On January 18, 2013, Senator Ellen Corbett introduced Senate Bill 123 which, if enacted, will require the presiding judge of each superior court to create an environmental and land use division. The specialized division would hear cases regarding the California Environmental Quality Act (CEQA), air quality, climate change, hazardous materials, and other biological resource subject areas. The cases would be decided by judges trained in environmental and land use law.
State law already requires courts in counties with a population over 200,000 to have at least one judge with CEQA experience. SB 123 essentially removes the population limit in existing law, expands the types of environmental cases that may be heard by this division, and requires the Judicial Council to establish rules regarding “educational requirements and other qualifications” for the judges.
Requiring judges that handle CEQA matters to have yet-to-be defined educational and other qualifications will not reduce CEQA litigation abuses. Counties with populations over 200,000 already have designated judges with CEQA expertise, yet the results of CEQA litigation are no more predictable in these counties than those without such judges. (See Thomas Law Group CEQA Litigation Study, http://thomaslaw.com/wp-content/uploads/2012/03/CEQA-Lit-History.pdf.)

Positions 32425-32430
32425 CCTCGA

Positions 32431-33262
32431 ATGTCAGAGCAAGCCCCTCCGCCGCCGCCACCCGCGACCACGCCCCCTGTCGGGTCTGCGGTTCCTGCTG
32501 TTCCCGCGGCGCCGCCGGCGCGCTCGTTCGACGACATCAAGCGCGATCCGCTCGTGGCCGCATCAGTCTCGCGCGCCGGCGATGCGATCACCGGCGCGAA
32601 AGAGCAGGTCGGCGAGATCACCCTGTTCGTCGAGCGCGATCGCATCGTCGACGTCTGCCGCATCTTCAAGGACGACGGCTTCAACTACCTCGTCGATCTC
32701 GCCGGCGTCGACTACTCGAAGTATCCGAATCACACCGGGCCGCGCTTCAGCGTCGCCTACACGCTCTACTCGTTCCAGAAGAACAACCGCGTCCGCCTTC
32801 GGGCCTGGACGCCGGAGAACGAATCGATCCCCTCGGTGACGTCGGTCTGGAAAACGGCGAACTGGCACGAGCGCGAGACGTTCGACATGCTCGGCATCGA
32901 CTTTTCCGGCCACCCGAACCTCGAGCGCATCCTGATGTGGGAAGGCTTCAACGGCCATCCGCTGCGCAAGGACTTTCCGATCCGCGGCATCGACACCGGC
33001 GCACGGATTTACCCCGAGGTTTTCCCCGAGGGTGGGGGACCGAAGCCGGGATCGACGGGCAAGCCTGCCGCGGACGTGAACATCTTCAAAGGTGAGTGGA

SB 123 fails to move CEQA in the direction necessary to modernize the statute and reduce abuses. California courts are severely under-staffed and under-funded. In the end, SB 123 would do little to streamline CEQA and would merely create additional financial strains within the already overburdened California Judicial Branch.
Written By: Tina Thomas, Christopher Butcher and Andrea Lutge (law clerk)
For questions relating to this blog post or any other California land use, environmental and/or planning issues contact Thomas Law Group at (916) 287-9292.
The information presented in this article should not be construed to be formal legal advice by Thomas Law Group, nor the formation of a lawyer/client relationship. Readers are encouraged to seek independent counsel for advice regarding their individual legal issues.